Don’t look now, but anti-vaccine activist Robert F. Kennedy Jr., is polling close to 20 percent in some Democratic primary surveys.
A USA TODAY/Suffolk University Poll published on April 19 had him at 14 percent, with New Age guru Marianne Williamson garnering 5 percent support. Since then, a more recent Emerson College poll has him at 21 percent, while Williamson is at 8 percent. And a Fox News poll has him at 19 percent, with Williamson at 9 percent.
While it seems highly unlikely that Kennedy, who recently launched his campaign to challenge President Joe Biden, will play a decisive role in the 2024 election, he could potentially embarrass the president (probably not to the degree his famous uncle, Sen. Ted Kennedy, embarrassed then-President Jimmy Carter in the 1980 primary—but surely no incumbent president wants to find a Kennedy in the primary soup).
As such, it’s worth examining why Kennedy is currently polling so well, and what this might mean for the future of the Democratic Party.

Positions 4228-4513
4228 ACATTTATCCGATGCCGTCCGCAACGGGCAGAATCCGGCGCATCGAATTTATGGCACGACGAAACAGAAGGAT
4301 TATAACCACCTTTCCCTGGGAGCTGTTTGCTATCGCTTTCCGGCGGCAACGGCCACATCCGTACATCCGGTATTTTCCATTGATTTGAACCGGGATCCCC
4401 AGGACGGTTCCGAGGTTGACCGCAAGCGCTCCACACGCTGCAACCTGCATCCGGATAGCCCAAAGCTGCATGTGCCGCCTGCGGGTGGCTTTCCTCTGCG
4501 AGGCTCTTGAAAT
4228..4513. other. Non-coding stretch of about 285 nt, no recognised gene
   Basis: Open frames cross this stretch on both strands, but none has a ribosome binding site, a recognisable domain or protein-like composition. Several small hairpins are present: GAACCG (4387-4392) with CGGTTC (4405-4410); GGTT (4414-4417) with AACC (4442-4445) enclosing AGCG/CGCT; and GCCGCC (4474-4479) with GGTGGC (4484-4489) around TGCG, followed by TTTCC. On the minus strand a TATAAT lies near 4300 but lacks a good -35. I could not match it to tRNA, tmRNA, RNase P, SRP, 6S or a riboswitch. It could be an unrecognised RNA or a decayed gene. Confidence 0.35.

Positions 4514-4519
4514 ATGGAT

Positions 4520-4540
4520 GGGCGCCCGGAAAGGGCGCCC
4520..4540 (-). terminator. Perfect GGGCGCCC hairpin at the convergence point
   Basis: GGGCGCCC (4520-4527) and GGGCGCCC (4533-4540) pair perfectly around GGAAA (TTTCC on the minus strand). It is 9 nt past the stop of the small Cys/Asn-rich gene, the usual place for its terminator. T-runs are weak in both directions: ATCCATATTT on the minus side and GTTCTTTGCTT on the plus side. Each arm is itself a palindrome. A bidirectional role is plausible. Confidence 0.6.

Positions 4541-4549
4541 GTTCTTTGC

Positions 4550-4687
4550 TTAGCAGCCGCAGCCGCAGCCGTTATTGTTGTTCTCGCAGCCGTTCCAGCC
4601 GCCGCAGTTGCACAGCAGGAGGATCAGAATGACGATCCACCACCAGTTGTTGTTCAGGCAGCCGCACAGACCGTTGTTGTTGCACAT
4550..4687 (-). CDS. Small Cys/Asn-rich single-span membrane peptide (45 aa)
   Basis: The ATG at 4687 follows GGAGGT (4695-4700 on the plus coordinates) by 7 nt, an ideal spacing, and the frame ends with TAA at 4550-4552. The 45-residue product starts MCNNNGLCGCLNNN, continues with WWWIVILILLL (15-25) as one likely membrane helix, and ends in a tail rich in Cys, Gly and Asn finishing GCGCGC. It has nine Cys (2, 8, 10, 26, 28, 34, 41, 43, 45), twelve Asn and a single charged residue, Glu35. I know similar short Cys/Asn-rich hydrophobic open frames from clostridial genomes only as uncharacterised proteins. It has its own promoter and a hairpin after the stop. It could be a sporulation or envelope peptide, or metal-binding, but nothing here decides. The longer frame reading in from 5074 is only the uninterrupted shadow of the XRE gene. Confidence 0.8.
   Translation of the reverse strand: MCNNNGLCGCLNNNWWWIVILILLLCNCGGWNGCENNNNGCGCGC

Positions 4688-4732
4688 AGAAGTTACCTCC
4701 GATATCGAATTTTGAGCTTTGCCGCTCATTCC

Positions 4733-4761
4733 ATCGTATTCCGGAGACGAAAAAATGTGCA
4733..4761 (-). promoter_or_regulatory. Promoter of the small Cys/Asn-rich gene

The obvious reason for Kennedy’s success is simple: his name. But in 2023, that only gets you so far. The Kennedy dynasty may be famous, but it’s also ancient. John F. Kennedy has been dead for six decades. RFK Jr.’s dad, Bobby Kennedy, has been dead for 55 years. Ted Kennedy’s early and influential 2008 endorsement of Barack Obama (over Hillary Clinton) was probably the last time a Kennedy will ever truly move the needle in Democratic politics.
But while the quintessentially establishment Kennedy dynasty is old and musty, an anti-establishment, unconventional ethos has always had a certain perverse appeal. And if that was true in the past, it is certainly true in 2023.
Enter RFK Jr.
Though he lacks anything close to his father’s résumé, he has spent decades as an influential “conscience of the left”—promoting the worst kind of left-wing environmentalism. Most recently, this involved helping convince his former brother-in-law, then-Gov. Andrew Cuomo, to shut down a nuclear plant, which predictably led to New York state burning more carbon.